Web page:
Watch: "Batting Without Brains" - England Great Left Distraught During Ashes
England slumped from 278-4 to 325 all out, giving Australia a precious first-innings lead of 91 in the second Ashes Test.
Legendary England cricketer Geoffrey Boycott was left deeply disappointed by the performance of Ben Stokes and Co in the second Ashes Test against Australia at the Lord's. England lost their last six wickets for under 50 runs to hand Australia a massive advantage in the match and Boycott's expression during the game has gone viral. In a video posted on social media, the England great can be seen burying his face in his hands during the England innings. Boycott himself responded to the picture on social media saying - "Yes it does, batting without brains. Chatting to my captain Mike Brearley."
Yes it does, batting without brains. Chatting to my captain Mike Brearley https://t.co/gJMmUEPrbn— Sir Geoffrey Boycott (@GeoffreyBoycott) June 30, 2023
England's commitment to 'Bazball' is testing the patience of former players and fans after another careless batting display left their Ashes hopes hanging by a thread.
Captain Ben Stokes and Harry Brook walked out to bat at Lord's on Friday with the second Test nicely poised despite a chaotic final session the previous evening.
But the home side slumped from 278-4 to 325 all out, giving Australia a precious first-innings lead of 91.
Once again, England were the architects of their own downfall.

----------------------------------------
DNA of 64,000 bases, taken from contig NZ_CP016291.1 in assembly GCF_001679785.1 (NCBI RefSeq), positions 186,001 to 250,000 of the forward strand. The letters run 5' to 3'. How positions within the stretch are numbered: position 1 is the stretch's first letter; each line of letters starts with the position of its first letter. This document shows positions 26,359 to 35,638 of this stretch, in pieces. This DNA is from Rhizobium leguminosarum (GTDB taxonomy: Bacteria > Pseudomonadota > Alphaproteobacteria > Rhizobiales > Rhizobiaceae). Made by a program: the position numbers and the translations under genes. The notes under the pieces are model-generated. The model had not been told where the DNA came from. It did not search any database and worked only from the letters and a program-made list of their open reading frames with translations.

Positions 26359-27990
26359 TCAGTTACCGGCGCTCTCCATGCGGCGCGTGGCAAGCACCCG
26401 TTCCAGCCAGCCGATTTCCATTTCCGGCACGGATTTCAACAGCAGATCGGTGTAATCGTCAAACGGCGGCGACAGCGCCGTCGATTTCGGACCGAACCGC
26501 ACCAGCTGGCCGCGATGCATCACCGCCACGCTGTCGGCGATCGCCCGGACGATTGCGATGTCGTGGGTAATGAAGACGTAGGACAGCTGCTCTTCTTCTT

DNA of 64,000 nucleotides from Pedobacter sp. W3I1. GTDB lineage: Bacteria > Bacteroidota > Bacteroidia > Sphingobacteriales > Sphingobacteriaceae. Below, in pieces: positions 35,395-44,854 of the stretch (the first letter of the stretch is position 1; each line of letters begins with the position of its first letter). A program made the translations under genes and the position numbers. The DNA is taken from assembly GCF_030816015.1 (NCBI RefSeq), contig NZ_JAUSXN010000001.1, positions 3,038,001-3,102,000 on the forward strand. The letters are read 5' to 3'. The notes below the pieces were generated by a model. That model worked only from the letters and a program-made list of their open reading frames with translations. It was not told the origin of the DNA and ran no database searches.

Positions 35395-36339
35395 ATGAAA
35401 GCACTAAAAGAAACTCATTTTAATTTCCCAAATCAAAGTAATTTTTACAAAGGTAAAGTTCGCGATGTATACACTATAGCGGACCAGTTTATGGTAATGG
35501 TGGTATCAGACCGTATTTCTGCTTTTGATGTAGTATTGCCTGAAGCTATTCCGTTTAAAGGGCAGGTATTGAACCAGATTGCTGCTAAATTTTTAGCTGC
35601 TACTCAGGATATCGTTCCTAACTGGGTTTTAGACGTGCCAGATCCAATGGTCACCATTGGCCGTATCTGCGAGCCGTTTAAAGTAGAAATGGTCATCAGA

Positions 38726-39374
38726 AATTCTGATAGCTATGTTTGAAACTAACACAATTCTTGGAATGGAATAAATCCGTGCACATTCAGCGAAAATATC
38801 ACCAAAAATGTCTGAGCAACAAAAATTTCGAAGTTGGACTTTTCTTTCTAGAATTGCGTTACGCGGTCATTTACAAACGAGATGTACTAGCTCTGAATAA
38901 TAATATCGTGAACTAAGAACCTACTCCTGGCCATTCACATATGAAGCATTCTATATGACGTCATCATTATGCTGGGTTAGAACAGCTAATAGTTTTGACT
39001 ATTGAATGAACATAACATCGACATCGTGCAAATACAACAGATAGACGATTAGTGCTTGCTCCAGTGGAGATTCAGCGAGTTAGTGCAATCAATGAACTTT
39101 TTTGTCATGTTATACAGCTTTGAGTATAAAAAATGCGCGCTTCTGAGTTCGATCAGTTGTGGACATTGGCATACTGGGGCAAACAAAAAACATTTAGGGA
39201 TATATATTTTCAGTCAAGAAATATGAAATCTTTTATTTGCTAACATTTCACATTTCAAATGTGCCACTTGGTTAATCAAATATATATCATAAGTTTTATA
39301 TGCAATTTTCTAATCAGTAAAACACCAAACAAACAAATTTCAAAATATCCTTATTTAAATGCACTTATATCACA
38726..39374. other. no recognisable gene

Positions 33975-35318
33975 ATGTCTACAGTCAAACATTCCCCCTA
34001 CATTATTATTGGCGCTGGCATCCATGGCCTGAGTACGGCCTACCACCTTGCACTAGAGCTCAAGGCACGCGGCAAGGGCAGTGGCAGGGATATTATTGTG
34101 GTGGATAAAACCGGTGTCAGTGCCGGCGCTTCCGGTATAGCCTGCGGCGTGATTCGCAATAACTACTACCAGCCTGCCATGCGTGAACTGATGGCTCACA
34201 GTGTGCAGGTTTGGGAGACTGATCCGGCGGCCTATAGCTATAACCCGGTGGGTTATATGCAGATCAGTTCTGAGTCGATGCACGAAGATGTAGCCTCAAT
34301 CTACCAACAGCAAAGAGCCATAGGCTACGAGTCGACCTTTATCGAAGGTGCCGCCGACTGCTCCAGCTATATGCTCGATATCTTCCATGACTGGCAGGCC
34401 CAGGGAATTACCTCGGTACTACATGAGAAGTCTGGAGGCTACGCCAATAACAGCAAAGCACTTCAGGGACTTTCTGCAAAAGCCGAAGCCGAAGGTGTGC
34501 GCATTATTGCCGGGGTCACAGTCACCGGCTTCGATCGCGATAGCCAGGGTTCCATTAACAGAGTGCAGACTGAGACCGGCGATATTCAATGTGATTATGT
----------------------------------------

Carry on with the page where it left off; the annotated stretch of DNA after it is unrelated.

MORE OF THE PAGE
England had a nightmare start on the third day when Stokes, who had played responsibly the previous evening, was dismissed by Mitchell Starc off the second ball.
England, in their previous incarnation -- and most sides in Test history -- would have taken stock and re-built. But not this team.
Brook, who made 50, threw way his wicket after an ugly swipe to a Starc delivery ended up in the hands of Australia captain Pat Cummins.
"Shocking shot," former England captain Michael Vaughan told the BBC. "England clearly like losing. Yesterday they gifted Australia three wickets.
"They arrive on day three, the pitch is doing a bit more. To see that wicket and Australia now know they are bowling to the tail."
Again England did not learn.
Jonny Bairstow, the last recognised specialist batsman, chipped the ball tamely to Cummins off the bowling of Josh Hazlewood. Ollie Robinson charged down the track to part-time spinner Travis Head and got an edge. Stuart Broad missed a sweep against the same bowler.
Alastair Cook, who skippered England to two Ashes series wins, said there was "a sense of shock around the ground".
"We keep going back to that spell, how precious Test match runs and sessions are," he said.
"We've all watched enough cricket, when you get in positions, it is so precious and you have to realise how precious that is and treasure it."
A gung-ho England went into the Ashes with 11 wins under their belt from 13 Tests under Stokes and coach Brendon McCullum, playing a thrilling brand of attacking cricket dubbed 'Bazball' in reference to the former New Zealand captain.
Questions were asked over whether they could keep up the pace against the recently-crowned world Test champions, who boast a battery of high-class quicks.
England came agonisingly close to winning the first match at Edgbaston last week.
An inspired display by Cummins, this time with the bat, hauled Australia over the line by two wickets.
Even so, England made Australia's task in the fourth innings far easier than it should have been by tossing wickets away cheaply earlier in the match.
(With AFP inputs)